Finra Reveals Some Details on How It Determines Its Fines
Self-regulator Finra is trying to deliver on its promise to become more transparent about how it conducts its work, most recently going into some detail about how it determined the size of a fine against Fifth Third Securities, according to InvestmentNews.
"In determining the fine in this matter, Finra considered, among other factors, the firm’s recidivism, the harm to customers from the firm’s violations, the breadth and extended duration of the violations, and the firm’s failure to comply with a prior regulatory action," the industry’s self-regulator says in a footnote of the settlement cited by InvestmentNews.
Last week Finra fined Fifth Third $4 million and ordered it to pay $2 million in restitution over infractions related to the sale of variable annuities.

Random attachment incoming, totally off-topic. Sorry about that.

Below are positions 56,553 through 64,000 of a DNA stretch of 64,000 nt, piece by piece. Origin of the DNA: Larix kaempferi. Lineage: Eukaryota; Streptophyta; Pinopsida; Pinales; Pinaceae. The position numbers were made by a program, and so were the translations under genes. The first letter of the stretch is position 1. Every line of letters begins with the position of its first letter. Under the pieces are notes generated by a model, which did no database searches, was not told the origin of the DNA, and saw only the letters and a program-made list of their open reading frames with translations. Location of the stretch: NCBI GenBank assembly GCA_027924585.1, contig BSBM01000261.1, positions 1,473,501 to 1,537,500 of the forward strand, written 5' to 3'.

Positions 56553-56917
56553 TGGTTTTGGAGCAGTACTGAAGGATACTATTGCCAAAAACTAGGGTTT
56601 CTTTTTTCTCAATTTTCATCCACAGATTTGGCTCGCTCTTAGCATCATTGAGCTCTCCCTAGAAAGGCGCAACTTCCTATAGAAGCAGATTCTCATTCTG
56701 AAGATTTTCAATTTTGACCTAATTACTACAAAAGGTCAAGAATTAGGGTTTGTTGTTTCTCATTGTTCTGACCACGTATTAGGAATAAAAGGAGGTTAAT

The footnote is the first time Emily Gordy has seen the regulator explain the amount of the fine, she tells the publication.
"When it’s in print, it takes the guesswork out of it,” Gordy, a partner at McGuireWoods and a former Finra senior vice president of enforcement, tells InvestmentNews. She adds that the new policy will hold Finra accountable, according to the publication.
Brian Rubin, a partner at Eversheds Sutherland and a former deputy chief counsel of Finra enforcement, tells InvestmentNews the explanation of the fine in the Fifth Third settlement goes hand in hand with the regulator’s stated goal of becoming more transparent. Susan Schroeder, Finra’s executive vice president for enforcement, said in a speech that the regulator would offer more details on aggravating and mitigating factors that contribute to how it determines fines, according to the publication.
On the other hand, Finra’s footnote merely “states the obvious factors” and doesn’t explain the “calculus” used to arrive at the fine, Daniel Nathan, a partner at Orrick and a former Finra vice president for regional enforcement, tells InvestmentNews.